Today is sort of a "pay-back" day, as I see it, paltry as it is. Not in terms of monetary restitution to my government, but more in terms of my personal debt, as an American citizen and Army veteran, and struggling Christian still working on living in a totally nonviolent manner. I don't quite have that down yet, however. There are not enough years available to me in this lifetime to even begin atoning, by way of a prison sentence, for the lives of innocents violently ended by my government's complicity in the Death Squads of Central and South America. Those lives ended directly through the instrument of the infamous School of the Americas. There is no comparison between my immanent imprisonment here in America and that of the innocent indigenous peoples of Central and South America. The imprisonment conditions and intimidation techniques, and harassment, and bodily harm inflicted by own own government troops teaching the elite troops of Central and South American militaries, is well documented. These horrors have been graphically described in the famous PENTAGON TORTURE MANUALS, and more so, in the testimonies of surviving victims of the thousands of SOA graduates over the past few decades. All of this far, far outstrips what folks like me have coming in our own American prisons. We can never even begin to repay, with our relatively comfortable jail inconveniences to their losses of lives, limbs and human dignity, not to mention the losses to their families, and the disappearances of their loved ones. No electrodes will be attached to our boides, no near- drownings, no cattle-prods, no ghastly psychological tortures for us. No humiliations, no slow, painful deaths, no disappearances. This could happen, however, and has happened and does still haoppen, with American citizens - nuns, priests, religious workers, in places such as El Salvador, Guatemala, and Honduras. All human beings deserve to be treated as human beings. Our jail terms are and will be like luxury hotel vacations by comparison to what our government directly helps other nations deal out to their poor and unwanted populations whose only "crime" is to cry out for justice. This is just one reason we do what we do, your honor, to nonviolently protest and risk jail, why we embrace jail, to help end all these injustices and call on our government to start behaving in a truly humane way.

The prosecutor at my trial, Mr. William Henderson, in his wrap-up statements to the jury, said that there were a thousand other ways for me to make my grievances known to the government in reference to the School of the Americas. I have come up with about ten or twelve over the years, and have done them all. Marching, carrying banners, distributing leaflets, signing petitions, fasting, writing Congress, talking to people - to name just a few. Instead, Mr. Henderson told the jury, I chose to vandalize the Pentagon. Well, two things about that, your honor. First, if in fact ther are a thousand other ways for me to make my grievances known about the horrors of the School of the Americas, then there must be a thousand good reasons why those grievances exist, and, a fortiori, as we used to say in philosophy class, why those horrors must be stopped. And second, only this weekend, while on a prayerful retreat with 60-odd like-minded nonviolent resisters to all war and all injustices, someone came up with a list of no less than 198 ways of nonviolent and legal protest against every kind of injustice. I have brought that list along today to share with the court, and by extension, with Mr. Henderson, so he can add it to his own list of a thousand other ways. Maybe he knows something we don't, but one thing is sure, however. He will be seeing a lot more of the likes of us this year.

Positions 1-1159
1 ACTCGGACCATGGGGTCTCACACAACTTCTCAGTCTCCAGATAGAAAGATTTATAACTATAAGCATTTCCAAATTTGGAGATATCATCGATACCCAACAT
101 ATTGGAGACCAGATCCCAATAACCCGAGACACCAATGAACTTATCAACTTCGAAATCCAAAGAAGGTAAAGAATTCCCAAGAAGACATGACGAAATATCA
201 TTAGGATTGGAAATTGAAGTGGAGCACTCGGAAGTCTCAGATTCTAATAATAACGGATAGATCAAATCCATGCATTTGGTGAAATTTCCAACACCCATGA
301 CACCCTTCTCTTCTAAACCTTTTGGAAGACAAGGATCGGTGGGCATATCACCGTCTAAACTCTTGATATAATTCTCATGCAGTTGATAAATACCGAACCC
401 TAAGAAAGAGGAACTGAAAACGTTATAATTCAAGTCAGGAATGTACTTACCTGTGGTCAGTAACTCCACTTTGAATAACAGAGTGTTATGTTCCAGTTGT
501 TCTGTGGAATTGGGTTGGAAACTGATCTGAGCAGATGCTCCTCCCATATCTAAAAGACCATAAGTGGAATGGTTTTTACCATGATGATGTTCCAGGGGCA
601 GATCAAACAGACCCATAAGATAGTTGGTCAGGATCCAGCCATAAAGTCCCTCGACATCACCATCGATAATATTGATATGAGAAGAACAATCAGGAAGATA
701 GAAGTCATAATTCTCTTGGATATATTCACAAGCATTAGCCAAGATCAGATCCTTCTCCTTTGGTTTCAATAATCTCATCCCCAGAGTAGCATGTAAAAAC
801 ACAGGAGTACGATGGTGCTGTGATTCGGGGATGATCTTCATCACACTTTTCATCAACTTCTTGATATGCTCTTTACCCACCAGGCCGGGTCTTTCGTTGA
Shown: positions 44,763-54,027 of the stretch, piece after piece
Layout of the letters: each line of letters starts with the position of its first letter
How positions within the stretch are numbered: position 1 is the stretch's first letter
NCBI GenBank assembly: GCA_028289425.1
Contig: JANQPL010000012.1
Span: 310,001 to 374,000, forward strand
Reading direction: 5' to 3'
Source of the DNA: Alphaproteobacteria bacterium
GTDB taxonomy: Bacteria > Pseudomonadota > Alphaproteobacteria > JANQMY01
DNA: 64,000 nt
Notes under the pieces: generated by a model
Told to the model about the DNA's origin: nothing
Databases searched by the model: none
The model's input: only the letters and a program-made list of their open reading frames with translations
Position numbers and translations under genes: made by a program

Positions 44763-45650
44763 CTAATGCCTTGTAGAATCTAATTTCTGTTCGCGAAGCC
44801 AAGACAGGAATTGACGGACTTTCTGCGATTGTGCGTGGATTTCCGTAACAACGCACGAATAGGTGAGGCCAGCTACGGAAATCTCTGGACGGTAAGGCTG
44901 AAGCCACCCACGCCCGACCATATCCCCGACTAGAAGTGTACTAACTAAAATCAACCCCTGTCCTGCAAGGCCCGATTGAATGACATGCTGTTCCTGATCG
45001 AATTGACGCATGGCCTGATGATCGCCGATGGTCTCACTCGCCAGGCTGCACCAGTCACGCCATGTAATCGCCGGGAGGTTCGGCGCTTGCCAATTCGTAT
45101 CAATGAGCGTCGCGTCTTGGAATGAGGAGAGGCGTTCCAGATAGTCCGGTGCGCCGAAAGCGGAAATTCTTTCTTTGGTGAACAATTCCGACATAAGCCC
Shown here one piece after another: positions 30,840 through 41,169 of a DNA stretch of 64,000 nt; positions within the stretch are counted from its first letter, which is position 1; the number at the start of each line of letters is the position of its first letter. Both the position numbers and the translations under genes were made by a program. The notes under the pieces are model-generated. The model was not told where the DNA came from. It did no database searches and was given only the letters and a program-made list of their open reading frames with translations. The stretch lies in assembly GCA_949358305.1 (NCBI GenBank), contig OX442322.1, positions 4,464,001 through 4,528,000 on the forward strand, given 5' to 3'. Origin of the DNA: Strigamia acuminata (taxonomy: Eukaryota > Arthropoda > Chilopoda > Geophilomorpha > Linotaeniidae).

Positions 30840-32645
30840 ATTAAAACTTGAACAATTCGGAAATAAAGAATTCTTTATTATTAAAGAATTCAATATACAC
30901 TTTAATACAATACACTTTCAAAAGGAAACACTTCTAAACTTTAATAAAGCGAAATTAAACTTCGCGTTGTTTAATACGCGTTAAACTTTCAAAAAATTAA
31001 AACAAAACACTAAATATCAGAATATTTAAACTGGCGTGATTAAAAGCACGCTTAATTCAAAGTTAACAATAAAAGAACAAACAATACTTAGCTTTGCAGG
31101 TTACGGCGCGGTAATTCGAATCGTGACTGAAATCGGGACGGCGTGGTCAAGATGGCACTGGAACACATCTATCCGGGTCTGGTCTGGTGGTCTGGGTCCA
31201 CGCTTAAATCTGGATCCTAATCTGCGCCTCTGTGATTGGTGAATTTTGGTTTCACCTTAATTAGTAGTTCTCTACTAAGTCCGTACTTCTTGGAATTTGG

I would just like to end up with a short quote from a letter from two Jesuit faculty members of the Univeristy of Central America in San Salvador, whose six brother-Jesuits and their two women staff members were brutally slain by SOA graduates in 1989. At least one of the murderers that morning had been a student of one of those slain Jesuit priests. Fathers Jose Maria Tojeira and Jon Sobrino wrote to all of us who marched this past November 16th at Ft. Benning, GA's School of the Americas:

"...A more humane future for both the North and Latin American peoples depends on the solidarity that you show today, on the solidarity that you have shown with the Latin American peoples in recent years, and on the love and the blood of the martyred U.S. CITIZENS ON OUR CONTINENT. IN THE WORDS OF OUR MARTYR ARCHBISHOP ROMERO: 'IT IS CRITICAL TO DEFEND THE SMALLEST THING, WHICH IS GOD'S GREATEST GIFT: LIFE.' IN THE WORDS OF OUR MARTYR IGNACIO ELLACURIA, 'WE MUST TURN THIS SINFUL HISTORY UPSIDE DOWN, AND OUT OF POVERTY WE MUST BUILD A CIVILIZATION IN WHICH ALL CAN HAVE LIFE AND DIGNITY.' Again, we thank you for your spirit of solidarity with out poor who have suffered as a result of merciless economic policies and militarism. May the God of life, truth, justice and peace bless you and hold you firm in your commitment." (Excerpt frrom letter dated 14 Nov 97 from Rev. Tojeiro and Rev. Sobrino, Society of Jesus, to nonviolent marchers at Ft. Benning, GA, on 16 Nov 97)

(Statement to Sentencing Judge Cacheris, read by J. Patrick Liteky, convicted double-felon, 10 Apr 98)

J. P. Liteky was sentenced to a year each for both felonies, to be served concurrently. Voluntary surrender was granted, and Liteky will likely be assigned to a federal prison near his home in Seattle, likely Sheridan FPC in Oregon, however that site is not certain. Likely report date in early May 98.

Judge Cacheris recommeded Liteky appeal the sentence, as part of it includes a levy of $2,824.99 for Pentagon clean-up costs, WHICH AMOUNT WAS NOT SPENT AS AN EXTRA COST BUT THAT AMOUNT FROM THE NORMAL SALARY AND BENEFITS OF THE PERMANENT PENTAGON EMPLOYEES WAS ASSIGNED TO THE CLEAN-UP PERFORMED. THERE WERE TWO ACTIONS, IDENTICAL, ON 29 SEP 97 AND 20 OCT 97. Liteky will appeal, as this may set a precident for future actions. Also, if successful, such an apeal would result in the reduction of felonies to misdemeanors. Liteky will enter jail as usual, however, on schedule. Court appointed attorney, Mr. Bravitt Manley, acting as advising attorney to Liteky's PRO SE defense, will handle the appeal. At this date, no legal proceedings have begun in regard to 25 Feb 98 action at the HQ of the SOA. Liteky thinks he will not hear anything until he is already incarcerated, or after he is released. in regard to that matter of Ft. Benning and the SOA.

Judge Cacheris ordered Liteky to begin paying, at the rate of $10 per month, the restitution amount of $2,824.99, in addition to two $100.00 fees for each felony conviction. Liteky said he has not yet paid similar fees and restitutions going all the way back to his first felony conviction from Ft. Benning in 1991, and does not see it in the cards to pay these.